2018 Year in Review More Demand for More of the Best
By : Paul Dykstra
The past year in beef cattle markets may be characterized best by two very important factors. Not surprisingly, those are supply and demand.
While the U.S. beef cow herd remains in expansion mode, the pace has greatly slowed as seen by the share of heifers in the fed cattle mix. That number moved up to average 35%, but still lower than the 36-37% rate that typifies a liquidation phase. Projections were for the beef cow herd to be at least 9% larger on January 1 this year than the drought-induced cycle low of 29.1 million head in January 2014.
Smaller inventories of fed cattle going back to the turn of the century spurred packers to begin reducing capacity a dozen years ago. That brought the industry to its current position of restricted processing capacity in the face of a now increasing fed-cattle supply.
One result was three years of exceptional packer profitability, increasing in each of those years to record levels in 2018. Even so, those very profit margins enticed packers to maximize production, processing an additional 7,000 head per week to average 497,000 fed steers and heifers. Expectations are for 2019 to bring on another 1% increase in fed-cattle harvest counts.
Though a continuation of 2017 trends, the magnitude of increase in packer leverage underscored the 2018 market. The cattle feeders’ share of wholesale beef values plunged to a record of just 50% last May, according to market reports from Urner Barry and CattleFax. That ratio of 2 to 1 beat the June 2017 peak ratio of 1.88 to 1.
Fed cattle prices traded in a smaller range in 2018, posting a lower average price for the third year in a row at $116.69/cwt., live basis, compared to the prior year’s $121.10/cwt. The 2018 market top came in February at $129.75/cwt., leaving the much-anticipated 2nd quarter high a bit shy of expectations at $124.81/cwt. during the first week of May. One highlight for cattle feeders was that the annual price low came in $2/cwt. higher than the prior year at $106.87/cwt. during the last week of June.
The range in fed cattle price was also much narrower in 2018 with a top-to-bottom spread of $22.88/cwt. That’s in contrast to the much wider range of $39.94/cwt. the prior year, dominated by a market-shocking void of finished cattle during the high-demand period of early May.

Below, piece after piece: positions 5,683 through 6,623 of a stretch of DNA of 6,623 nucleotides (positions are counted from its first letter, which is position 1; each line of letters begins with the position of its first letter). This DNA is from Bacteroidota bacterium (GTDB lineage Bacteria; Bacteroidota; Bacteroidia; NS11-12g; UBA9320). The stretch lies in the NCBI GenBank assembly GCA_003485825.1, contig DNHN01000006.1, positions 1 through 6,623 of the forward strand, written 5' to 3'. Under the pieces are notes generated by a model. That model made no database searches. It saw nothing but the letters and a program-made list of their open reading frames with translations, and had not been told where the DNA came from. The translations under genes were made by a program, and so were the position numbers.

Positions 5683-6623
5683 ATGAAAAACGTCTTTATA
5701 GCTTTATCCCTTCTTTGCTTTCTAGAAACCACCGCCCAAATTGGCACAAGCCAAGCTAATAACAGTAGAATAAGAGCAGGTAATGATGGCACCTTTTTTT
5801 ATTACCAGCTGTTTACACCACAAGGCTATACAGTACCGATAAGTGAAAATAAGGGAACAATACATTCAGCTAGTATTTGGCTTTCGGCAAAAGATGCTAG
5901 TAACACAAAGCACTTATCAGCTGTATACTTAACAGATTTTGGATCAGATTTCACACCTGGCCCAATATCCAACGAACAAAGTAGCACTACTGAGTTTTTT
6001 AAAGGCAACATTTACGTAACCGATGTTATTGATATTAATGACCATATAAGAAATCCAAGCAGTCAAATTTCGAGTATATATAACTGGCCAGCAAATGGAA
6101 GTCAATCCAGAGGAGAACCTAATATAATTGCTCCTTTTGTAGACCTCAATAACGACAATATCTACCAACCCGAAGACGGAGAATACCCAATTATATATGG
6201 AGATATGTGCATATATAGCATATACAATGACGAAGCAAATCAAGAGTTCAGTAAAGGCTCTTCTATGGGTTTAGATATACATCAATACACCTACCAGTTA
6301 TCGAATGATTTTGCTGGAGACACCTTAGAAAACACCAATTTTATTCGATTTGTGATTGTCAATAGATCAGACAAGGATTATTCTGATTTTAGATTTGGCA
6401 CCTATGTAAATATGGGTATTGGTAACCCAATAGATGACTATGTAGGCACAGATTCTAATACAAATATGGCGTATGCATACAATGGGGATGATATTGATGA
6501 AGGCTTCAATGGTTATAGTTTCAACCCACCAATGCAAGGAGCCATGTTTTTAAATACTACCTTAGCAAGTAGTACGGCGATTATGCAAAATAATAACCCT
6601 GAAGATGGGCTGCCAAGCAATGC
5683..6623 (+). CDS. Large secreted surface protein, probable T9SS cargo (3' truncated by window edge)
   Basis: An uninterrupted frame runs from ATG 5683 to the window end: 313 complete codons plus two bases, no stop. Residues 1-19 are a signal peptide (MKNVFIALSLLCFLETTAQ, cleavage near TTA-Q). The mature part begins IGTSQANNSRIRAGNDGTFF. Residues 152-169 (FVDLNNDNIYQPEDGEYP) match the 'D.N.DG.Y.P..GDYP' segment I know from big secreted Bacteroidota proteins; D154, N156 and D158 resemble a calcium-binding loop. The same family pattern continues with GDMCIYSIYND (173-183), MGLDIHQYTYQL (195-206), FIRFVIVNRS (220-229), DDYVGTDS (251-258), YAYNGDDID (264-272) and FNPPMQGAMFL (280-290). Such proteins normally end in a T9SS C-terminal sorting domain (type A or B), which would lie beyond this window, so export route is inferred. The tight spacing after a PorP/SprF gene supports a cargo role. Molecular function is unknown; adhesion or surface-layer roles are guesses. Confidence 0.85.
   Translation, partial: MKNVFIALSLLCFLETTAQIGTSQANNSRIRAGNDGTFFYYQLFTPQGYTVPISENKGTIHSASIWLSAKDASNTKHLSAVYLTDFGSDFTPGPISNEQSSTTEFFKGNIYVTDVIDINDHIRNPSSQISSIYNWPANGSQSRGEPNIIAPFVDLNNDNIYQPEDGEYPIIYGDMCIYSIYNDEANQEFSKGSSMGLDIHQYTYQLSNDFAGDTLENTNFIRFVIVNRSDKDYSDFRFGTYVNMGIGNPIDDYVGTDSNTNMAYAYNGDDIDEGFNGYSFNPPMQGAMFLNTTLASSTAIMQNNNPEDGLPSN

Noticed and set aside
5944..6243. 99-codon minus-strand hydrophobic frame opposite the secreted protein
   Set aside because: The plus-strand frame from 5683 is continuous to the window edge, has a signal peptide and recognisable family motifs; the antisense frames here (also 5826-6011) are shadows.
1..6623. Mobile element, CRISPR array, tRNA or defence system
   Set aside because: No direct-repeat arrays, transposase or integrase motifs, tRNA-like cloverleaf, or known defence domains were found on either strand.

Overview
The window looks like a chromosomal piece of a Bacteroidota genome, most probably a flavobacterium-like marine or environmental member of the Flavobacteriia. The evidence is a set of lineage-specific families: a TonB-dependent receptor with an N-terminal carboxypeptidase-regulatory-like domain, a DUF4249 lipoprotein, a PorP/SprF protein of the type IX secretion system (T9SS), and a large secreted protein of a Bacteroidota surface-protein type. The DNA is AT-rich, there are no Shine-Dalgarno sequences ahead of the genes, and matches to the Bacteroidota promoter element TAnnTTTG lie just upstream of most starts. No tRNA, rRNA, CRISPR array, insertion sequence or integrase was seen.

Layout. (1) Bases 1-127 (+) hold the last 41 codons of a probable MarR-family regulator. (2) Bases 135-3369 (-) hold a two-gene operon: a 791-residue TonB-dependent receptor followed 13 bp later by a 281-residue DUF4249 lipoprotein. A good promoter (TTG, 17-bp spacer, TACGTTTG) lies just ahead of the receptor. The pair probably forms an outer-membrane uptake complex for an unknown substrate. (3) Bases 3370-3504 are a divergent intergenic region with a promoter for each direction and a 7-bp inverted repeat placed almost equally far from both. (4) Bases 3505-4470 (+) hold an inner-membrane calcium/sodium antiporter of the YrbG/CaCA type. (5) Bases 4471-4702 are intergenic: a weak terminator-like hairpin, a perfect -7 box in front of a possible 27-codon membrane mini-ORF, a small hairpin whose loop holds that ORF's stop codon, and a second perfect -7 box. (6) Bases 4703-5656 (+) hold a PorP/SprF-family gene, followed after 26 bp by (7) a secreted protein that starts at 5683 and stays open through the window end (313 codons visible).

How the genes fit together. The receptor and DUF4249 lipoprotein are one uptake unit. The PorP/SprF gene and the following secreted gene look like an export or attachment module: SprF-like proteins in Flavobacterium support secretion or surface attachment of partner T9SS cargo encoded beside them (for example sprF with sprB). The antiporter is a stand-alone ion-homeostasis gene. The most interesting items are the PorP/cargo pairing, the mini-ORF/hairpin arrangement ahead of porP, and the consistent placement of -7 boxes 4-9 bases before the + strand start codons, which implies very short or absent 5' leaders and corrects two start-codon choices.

Adjustments to camera-assisted USDA quality grade lines in late 2017, immediately followed by adoption of dentition-based carcass maturity calls, had feeders and packers eyeing year-on-year grading trends in 2018. The close proximity in time of those two changes likely obscures the opportunity for those outside of the packing industry to clearly link causes and effects. Even so, the culmination of several factors that affect marbling scores certainly shifted quality grade shares.
Continuing the trend since 2006, U.S. averages for quality grade improved. The proportion of Choice carcasses had climbed from that 2006 low of 51% of all fed-cattle carcasses to a 2017 high of 72%. The consistently larger Choice category finally relented in 2018, but just half a percentage point (0.5 ppt). And that baby step backward was part of the ongoing historic move toward higher quality carcasses, as a significant rise in Prime carcass production stole the show.
From 2000 through 2013, there was little variation in the proportion of Prime carcasses in the mix, ranging from 2% to 3.5%. Prime was so scarce, not many gave a thought to the richly marbled grade outside of high-end restaurants and a scant few retailers. Cattle feeders certainly didn’t consider Prime grid premiums as a significant component of normal production. Until the last few years, Holstein steers made up as much as 50% of Prime, so the remainder from native beef sources was rightly considered incidental in the big picture.